I like Arsalan's answer, however MS is pushing people to avoid server side development, which includes Timer Jobs. As timer jobs run on the SharePoint server, a poorly written timer job can have a negative impact on the farm. Also, if a customer ever moves to Office 365, any custom timer jobs will have to be re-written.
An app run by the windows task ...
Here are few more differences between Timer Job and Windows Task schedulers:
Timer jobs require downtime to deploy.
Control via Central Admin.
Schedule of Timer Job will be backed up and restore in your normal process of SharePoint backup and restore.
Can be deployed using standard WSP solution.
Custom Timer Jobs provides the power to specify ...
Benefits of Sharepoint Timer jobs over Windows Task Scheduler are :
Single point of failure : Windows Task Scheduler need to be configured on all the web servers. If you configure to run the job on 1 server only, and this server crashes, job will not work at all.
Status Reporting : Windows Task Scheduler doesn't have any reporting on when was the last time ...
An event receiver runs in the same process as the code that triggered it. This can be anything running SharePoint code:
If the action (adding an item, updating an item...) is performed by an end-user, from the browser UI, the code that actually performs the operation runs under W3WP (the IIS application pool process, i.e. the one that runs the Web ...
SharePoint 2010 RTM'd in April 2010. That article is from December 2009, when it was in beta. We're now into SP1, so it wouldn't surprise me if they changed the dispatcher to use w3wp.exe instead of owstimer.exe.
Personally, if you know that it runs under either of the two, debug either until you hit breakpoints. I don't reckon it's that much of a deal.
Our operations team says when you have a task that is really related to SharePoint, maybe list items iteration, logging etc etc. you should use Timer Job..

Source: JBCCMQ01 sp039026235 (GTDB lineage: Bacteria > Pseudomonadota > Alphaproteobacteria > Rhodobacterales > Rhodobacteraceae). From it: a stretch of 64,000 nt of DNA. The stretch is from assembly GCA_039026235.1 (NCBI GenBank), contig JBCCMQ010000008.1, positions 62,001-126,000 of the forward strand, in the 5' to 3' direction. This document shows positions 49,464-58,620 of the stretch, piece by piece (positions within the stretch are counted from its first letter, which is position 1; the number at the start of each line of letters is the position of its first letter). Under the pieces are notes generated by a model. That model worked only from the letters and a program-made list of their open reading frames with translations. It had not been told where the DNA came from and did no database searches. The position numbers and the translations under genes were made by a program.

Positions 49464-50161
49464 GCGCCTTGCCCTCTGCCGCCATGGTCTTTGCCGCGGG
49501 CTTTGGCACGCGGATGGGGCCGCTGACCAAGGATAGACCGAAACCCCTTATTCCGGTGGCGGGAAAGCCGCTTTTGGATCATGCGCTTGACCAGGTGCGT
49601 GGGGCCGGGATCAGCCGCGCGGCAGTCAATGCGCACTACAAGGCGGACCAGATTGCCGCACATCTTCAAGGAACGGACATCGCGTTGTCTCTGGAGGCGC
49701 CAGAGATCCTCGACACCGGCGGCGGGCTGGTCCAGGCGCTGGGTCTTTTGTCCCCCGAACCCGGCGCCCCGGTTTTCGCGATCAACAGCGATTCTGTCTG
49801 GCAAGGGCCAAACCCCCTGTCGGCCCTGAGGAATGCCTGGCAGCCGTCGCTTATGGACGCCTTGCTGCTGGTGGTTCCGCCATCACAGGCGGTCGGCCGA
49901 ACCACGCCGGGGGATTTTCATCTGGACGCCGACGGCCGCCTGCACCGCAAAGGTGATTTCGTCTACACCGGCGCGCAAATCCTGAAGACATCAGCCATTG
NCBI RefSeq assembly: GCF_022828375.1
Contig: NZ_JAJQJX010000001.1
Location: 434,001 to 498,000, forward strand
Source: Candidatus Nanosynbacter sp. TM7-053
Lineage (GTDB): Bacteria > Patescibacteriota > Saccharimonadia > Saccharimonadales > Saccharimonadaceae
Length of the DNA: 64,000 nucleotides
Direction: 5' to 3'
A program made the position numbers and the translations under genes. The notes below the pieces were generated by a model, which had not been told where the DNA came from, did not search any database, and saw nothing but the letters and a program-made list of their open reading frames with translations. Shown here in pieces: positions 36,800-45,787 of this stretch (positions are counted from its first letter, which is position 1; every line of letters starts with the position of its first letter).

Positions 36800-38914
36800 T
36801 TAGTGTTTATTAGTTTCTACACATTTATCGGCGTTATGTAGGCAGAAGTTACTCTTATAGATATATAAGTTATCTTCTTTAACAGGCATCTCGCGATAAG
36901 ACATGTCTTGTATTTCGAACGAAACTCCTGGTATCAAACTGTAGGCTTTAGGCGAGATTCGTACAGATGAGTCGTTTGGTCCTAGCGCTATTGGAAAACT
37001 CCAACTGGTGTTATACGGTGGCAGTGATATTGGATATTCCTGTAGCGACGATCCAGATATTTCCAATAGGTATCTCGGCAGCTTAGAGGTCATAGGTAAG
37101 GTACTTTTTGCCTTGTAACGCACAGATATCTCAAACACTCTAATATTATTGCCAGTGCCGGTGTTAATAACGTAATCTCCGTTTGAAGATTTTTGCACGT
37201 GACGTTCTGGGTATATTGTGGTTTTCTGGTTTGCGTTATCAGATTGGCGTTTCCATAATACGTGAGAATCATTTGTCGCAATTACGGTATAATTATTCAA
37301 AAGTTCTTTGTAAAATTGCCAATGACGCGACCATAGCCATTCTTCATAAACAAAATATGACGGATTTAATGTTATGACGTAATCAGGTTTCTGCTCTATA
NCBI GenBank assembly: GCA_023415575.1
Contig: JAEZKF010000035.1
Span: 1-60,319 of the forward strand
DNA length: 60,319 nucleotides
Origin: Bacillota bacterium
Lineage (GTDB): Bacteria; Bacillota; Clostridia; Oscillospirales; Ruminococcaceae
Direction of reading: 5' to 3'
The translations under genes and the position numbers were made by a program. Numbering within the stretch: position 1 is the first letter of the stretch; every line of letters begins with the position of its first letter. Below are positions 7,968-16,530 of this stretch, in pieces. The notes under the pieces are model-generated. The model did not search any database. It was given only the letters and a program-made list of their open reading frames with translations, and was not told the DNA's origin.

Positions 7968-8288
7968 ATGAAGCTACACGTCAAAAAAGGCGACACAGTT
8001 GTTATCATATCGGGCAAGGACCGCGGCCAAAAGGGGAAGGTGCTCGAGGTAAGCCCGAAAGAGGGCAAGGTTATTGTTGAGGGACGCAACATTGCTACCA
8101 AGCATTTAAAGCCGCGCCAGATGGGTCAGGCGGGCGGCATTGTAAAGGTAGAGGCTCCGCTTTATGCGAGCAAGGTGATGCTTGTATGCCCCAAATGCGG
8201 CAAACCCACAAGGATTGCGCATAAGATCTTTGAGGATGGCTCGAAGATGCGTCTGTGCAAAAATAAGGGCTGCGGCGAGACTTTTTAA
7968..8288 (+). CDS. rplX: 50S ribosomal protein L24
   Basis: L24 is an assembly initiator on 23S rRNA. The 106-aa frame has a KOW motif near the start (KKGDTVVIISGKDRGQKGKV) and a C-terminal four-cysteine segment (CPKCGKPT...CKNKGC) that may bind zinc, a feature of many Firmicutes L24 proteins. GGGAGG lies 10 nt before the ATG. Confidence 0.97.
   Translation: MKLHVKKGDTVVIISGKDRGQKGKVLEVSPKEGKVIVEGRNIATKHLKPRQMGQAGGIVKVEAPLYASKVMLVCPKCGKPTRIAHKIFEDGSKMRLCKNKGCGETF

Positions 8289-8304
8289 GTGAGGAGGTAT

But if you have tasks not related to SharePoint at all or directly.. Than use Task Scheduler..
we had an External Content Type made from SQL Server Database and the
user wanted to iterate ...
You could try stroring the site url in timerjob properties collection and retrieve it in the Execute method of timerjob
In the feature activated event store the siteUrl
string key = "mySiteUrl";
string value = web.Url;
TimerJob tmrJob = new TimerJob(webApp);
//remove the key if already exists
bool isKeyExists = tmrJob.Properties.ContainsKey(key);
This isn't my forte but I ran across the note below on this MSDN posting; perhaps that will help.
If you wanted a job to run on all servers, including application
servers, your class should derive from SPServiceJobDefinition. Pass
the timer service (SPFarm.Local.TimerService) as the SPService
parameter of the SPServiceJobDefinition(String, SPService)...
The SharePoint System Account is the farm account. A quick way to identify this is in Central Admin. Goto Security > Configure Service Accounts. Select Farm Account. It will display which account is being used. Ensure that account has the appropriate permissions to the secure store entry.
I finally figured out what was wrong. It was our old web application, maybe it somehow got damaged during the server crash. So I created a new web application and tested the timer there. It worked fine. Hope this can help somebody out there.
Recycling the timer service is not a big issue as it will cause the minor outage for a couple of seconds, During the Restart process, all the running jobs will go into paused state and jobs which are scheduled during that time frame will not run But will catch on next schedule once the Timer Service is back.
Another thing, there is Scheduled timer job in ...
This is a very silly alternative but it has worked for me many times when I have faced a similar situation. Create a new timer job with a new name copying all the logic from this timer job and deploy it. Most probably it will work.
In addition to the above, timer jobs are much easier to test, as you can just run them in visual studio. Another advantage is that if the timerjob has any configuration data it can be installed in a simple app,config
Disclaimer: While this won't bypass the need to provide a set of user credential, at least will somehow avoid to store them as clear text.
The general idea is to use the Secure Store Service to store a set of credential that will be used in the request. You need to define an "app" and then access that application via codebehind from the timer job instance.
Here is how you get SPServiceContext:
public void UserProfileSample()
//get current service context
string websiteUrl = "http://SampleName";
SPSite site = new SPSite(strUrl);
SPServiceContext serviceContext = SPServiceContext.GetContext(site);
//initialize user profile config manager object
UserProfileManager upm = new ...
Based on my experiments in the case of an OWSTimer process you should access your external data using the BCS API instead of running a CAML query against the external list. See details here: http://pholpar.wordpress.com/2012/02/14/accessing-external-data-from-sharepoint-timer-jobs-or-from-event-receivers-triggered-by-incoming-mail/